North Huron looks ahead to housing development in Blyth, Wingham in 2021
BY DENNY SCOTT
Reeve Bernie Bailey says 2021 will be a year of residential development for North Huron with the groundwork for several projects being laid in the first two years of the current term of council.
Bailey says the comments in this article are his alone and not necessarily the will of council. He says his number one concern for 2021 is moving forward on residential development and benefitting from previous development.
“We’ve got some amazing numbers as far as residential development in previous years,” Bailey said. “It takes three years for that to impact taxes, but it will help.”
He said that efforts to increase the residential stock available in North Huron are driven by two needs: a lack of housing and high taxes. He proudly stated that, since he and his council had taken over, North Huron’s wards had dropped as far as taxation rank is concerned in the county. While Wingham, East Wawanosh and Blyth were the highest taxed wards in the county, Goderich is now the highest taxed area.
“We’re heading in the right direction,” he said.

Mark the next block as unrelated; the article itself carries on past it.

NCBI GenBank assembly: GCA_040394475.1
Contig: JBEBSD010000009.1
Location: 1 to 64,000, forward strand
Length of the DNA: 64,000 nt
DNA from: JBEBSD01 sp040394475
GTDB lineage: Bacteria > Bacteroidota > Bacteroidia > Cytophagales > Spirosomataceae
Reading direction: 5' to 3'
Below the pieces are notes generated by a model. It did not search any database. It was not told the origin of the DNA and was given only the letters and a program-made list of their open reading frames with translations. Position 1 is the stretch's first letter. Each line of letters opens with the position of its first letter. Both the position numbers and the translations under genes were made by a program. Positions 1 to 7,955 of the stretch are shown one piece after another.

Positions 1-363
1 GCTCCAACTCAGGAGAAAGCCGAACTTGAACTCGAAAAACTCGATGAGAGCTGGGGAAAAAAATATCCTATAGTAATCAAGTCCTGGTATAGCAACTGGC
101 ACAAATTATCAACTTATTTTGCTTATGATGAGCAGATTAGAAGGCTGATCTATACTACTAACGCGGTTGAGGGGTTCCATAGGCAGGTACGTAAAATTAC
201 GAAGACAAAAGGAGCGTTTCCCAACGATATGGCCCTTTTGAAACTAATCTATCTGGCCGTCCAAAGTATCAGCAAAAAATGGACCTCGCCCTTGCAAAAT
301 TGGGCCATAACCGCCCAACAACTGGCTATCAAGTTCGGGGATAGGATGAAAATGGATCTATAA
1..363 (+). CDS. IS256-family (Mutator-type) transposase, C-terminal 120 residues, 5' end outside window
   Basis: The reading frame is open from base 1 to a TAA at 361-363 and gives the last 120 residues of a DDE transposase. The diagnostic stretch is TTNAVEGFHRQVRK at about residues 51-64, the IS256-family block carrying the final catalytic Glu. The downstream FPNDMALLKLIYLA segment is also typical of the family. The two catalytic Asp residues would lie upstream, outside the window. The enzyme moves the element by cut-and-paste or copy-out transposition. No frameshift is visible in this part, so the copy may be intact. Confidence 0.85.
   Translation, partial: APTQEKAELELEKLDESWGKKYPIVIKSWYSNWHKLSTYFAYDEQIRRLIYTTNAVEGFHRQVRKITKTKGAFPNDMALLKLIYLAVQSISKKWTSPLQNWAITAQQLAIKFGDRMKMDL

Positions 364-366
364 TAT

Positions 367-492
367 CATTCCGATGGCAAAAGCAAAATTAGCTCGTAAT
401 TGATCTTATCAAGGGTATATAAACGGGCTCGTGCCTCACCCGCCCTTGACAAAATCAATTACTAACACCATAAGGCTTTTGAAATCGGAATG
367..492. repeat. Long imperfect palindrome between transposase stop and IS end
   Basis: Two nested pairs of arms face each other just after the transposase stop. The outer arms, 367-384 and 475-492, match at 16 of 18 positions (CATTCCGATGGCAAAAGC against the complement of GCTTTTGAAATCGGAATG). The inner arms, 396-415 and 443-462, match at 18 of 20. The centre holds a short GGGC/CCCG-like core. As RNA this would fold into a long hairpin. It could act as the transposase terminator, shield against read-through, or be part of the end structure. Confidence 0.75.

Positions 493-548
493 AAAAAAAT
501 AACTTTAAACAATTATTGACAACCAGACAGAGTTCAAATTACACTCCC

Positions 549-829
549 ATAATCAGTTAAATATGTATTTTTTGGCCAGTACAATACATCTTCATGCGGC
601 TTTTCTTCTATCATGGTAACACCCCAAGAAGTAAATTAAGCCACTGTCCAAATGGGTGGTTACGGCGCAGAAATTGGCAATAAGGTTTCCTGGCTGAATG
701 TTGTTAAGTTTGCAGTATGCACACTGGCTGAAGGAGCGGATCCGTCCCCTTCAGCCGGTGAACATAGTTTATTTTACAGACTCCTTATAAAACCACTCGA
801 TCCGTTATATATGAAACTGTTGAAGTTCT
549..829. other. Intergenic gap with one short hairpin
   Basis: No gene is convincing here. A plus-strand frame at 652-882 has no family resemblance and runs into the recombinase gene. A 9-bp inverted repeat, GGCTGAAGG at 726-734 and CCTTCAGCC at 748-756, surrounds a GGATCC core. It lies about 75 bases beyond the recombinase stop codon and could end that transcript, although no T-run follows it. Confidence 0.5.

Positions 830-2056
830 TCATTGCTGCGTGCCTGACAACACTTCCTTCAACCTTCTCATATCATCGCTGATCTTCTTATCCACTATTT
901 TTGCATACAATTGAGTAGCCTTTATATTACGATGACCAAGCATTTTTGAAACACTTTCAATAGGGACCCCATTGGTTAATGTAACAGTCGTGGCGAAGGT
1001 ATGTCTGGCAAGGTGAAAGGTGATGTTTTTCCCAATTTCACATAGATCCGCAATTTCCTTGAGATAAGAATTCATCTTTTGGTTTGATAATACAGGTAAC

As far as specific projects, Bailey said that a local developer had purchased a large agricultural property that abuts several dead-ends on the east end of Blyth and planned to move forward with significant residential development in the area.
He also said that he plans on pushing forward with the municipally-funded Hutton Heights residential development just south of Wingham and encouraging development of the former A2A residential project, also in Wingham.
“We’re eager to go on all of that,” he said.
His second priority for the year is to push for the sale of the Richard W. LeVan Airport and the surrounding farm lands, as he felt that negotiations with Morris-Turnberry Council weren’t proceeding.
The airport, which is owned and operated by North Huron, alongside the surrounding agricultural lands, which total approximately 400 acres, are in Morris-Turnberry, and Bailey has stated he wants the land annexed as part of ongoing cross-border servicing negotiations with Morris-Turnberry Council. “We can’t make a deal,” he said.
Bailey wants to see the airport and the agricultural land put up for sale and use the proceeds to buy and rezone land in East Wawanosh for residential purposes, with a focus on lands bordering Wingham and Blyth.
“Building leads to more tax money for North Huron,” he said. “We need to stop spending in other municipalities.”
Bailey said selling the airport is a hard decision, but it was one that needed to be made.
Working with neighbours is also a priority for Bailey, provided everyone is working towards the same goal.
Other projects will also be directed by council, the Wingham and Blyth Business Improvement Areas (BIAs) and the North Huron Economic Recovery Committee.
Bailey said there are several “big ticket” projects that need to move forward so they can be completed before the next council is elected. Bailey said he didn’t appreciate the unfinished work left for his council and didn’t want to do that to the next council.